In recent interviews, Prime Minister Ariel Sharon expanded the boundaries of the Israeli-Arab conflict from an argument over territory, population and security arrangements into an ideological dispute. Sharon is correct in his claim that "the Arabs" do not recognize "the inherent right of the Jewish people to establish a state in its ancestral homeland." But his conclusion, that peace can only come about when the Arabs educate their children in the spirit of Zionism, only perpetuates the conflict.
Practical Zionism believed in a "facts-on-the-ground" approach that would force the Arabs to accept the existence of a Jewish state in their midst. The peace treaties with Egypt and Jordan, the Oslo process and the the 2002 Arab peace initiative proved that stubbornness and patience pay off.
The neighbors are digesting the existence of Israel, albeit not very enthusiastically, and are willing to end the conflict and establish normal relations with the state in return for its shrinking back to the Green Line and "a just and agreed upon" resolution to the refugee problem.
Israel rejects this even as a basis for negotiations, but enjoys the fact that the Arab world is not questioning its very existence.
Sharon's bountiful career, in the military and politics, was the blatant expression of "facts on the ground": We will beat the Arabs with clubs and settlements until they accept our terms.
The "Bush letter" from last year that Sharon presents as the height of his diplomatic achievements recognizes the existence of the settlements as the basis for the future border between Israel and Palestine. Here you have a successful merger of practical (another goat and another house on a settlement) and political Zionism that has worked its way into the consciousness of the superpowers.
Now Sharon regrets the fact that for years he focused on the security issues and less so on the question of "the right." His parents taught him to distinguish between the rights "to the land," which are entirely Jewish, and the rights "in the land," which the other residents have too. As far as he is concerned, this is how the Arab teachers have to be educated too, and their students in turn, until every child in Sanaa and Casablanca, Alexandria and Khaleb is singing "The Land of Israel for the People of Israel." Only then will peace be possible.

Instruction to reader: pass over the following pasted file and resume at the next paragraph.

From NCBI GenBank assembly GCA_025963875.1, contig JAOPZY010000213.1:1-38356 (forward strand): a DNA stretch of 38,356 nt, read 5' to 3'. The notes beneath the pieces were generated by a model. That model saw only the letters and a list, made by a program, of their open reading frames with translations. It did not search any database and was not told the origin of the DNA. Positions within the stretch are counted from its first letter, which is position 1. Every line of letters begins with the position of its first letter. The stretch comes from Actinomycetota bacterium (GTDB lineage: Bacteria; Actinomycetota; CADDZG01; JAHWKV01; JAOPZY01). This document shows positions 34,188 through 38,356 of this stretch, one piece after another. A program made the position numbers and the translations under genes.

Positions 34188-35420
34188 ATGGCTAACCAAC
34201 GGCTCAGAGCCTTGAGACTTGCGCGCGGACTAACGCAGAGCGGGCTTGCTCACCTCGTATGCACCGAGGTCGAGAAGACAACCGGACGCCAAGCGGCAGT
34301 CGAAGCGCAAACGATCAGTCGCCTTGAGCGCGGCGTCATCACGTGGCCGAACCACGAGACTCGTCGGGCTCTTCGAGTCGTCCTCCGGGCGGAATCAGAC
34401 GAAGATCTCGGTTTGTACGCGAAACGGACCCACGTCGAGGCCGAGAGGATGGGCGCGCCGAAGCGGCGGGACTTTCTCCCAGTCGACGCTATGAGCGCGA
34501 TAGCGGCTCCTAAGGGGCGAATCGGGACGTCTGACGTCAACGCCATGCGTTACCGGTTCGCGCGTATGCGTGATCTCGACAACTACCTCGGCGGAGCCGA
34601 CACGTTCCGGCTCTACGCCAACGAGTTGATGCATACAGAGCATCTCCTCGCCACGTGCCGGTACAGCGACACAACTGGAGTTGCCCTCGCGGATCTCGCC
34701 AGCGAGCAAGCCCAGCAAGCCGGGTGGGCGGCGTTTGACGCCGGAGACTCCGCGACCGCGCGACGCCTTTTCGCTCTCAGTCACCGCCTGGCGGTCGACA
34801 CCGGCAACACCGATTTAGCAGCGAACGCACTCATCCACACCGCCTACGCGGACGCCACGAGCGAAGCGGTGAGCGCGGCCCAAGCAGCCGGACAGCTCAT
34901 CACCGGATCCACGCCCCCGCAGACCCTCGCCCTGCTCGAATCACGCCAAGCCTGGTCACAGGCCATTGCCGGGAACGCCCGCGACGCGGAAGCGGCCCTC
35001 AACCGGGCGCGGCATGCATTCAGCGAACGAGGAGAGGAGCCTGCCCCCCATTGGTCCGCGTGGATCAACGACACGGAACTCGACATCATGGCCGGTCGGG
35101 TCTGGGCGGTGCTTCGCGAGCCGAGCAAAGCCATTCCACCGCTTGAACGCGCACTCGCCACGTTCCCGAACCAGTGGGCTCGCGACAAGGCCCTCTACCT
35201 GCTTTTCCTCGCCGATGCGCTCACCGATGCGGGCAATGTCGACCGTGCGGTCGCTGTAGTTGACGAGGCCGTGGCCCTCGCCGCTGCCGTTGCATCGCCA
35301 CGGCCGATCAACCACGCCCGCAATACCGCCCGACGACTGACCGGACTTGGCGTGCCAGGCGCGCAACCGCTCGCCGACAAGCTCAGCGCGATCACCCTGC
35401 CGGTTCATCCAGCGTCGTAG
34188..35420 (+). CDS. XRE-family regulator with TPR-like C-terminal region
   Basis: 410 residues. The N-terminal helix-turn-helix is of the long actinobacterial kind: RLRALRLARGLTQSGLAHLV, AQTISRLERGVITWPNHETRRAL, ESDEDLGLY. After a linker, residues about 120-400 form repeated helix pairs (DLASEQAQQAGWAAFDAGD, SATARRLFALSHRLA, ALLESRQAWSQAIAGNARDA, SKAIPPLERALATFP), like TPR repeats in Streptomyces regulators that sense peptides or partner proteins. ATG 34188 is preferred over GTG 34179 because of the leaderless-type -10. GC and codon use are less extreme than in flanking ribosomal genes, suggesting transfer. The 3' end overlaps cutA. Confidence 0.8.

The prevailing opinion in the Arab world is indeed that Israel is an outsider, and that the conflict stems from the migration of European Jews who pushed the Palestinians off their land. It is difficult to think of an Arab statesman who has remained true to the peace process more so than Osama Al Baz, eternal advisor to the presidents of Egypt and confidant of many Israelis. And even he is demanding that Israel change its identity from "a Jewish democratic state" to "a state of all its citizens." How rude: Al Baz's country calls itself "the Arab Republic of Egypt." Why deny its neighbor, Israel, self-determination? It's insulting and infuriating. But surely remaining on bad terms can't be the solution.
Sharon is arousing impossible expectations. How will he know that the Arabs "recognize the Jewish right?" According to surveys? Based on their test scores in the subject of Zionism? And how does one define "the right?" And who granted it - the Holy One, blessed be He?
It is interesting that Sharon, a secular man, is basing his policies on a divine decree. One can understand his political need to break to the right on the eve of the Likud primaries. The problem is that in doing so, he turns the conflict into a religious war, in which there are no compromises, only a battle to the bitter end. One can argue over Ma'aleh Adumim, Ariel and Beit El, and barter with them in return for alternative territory and other arrangements. When it comes to principles and faith, there's no bargaining.
The practical approach is less romantic, but it is the only way to reach an agreement. Instead of dreaming dreams of turning the Arabs into Zionists, it would be best to come up with reasonable solutions for living together on the basis of mutual interests. The Catholics and Protestants, who once murdered each other, are living together today without recognizing the veracity of each other's beliefs.
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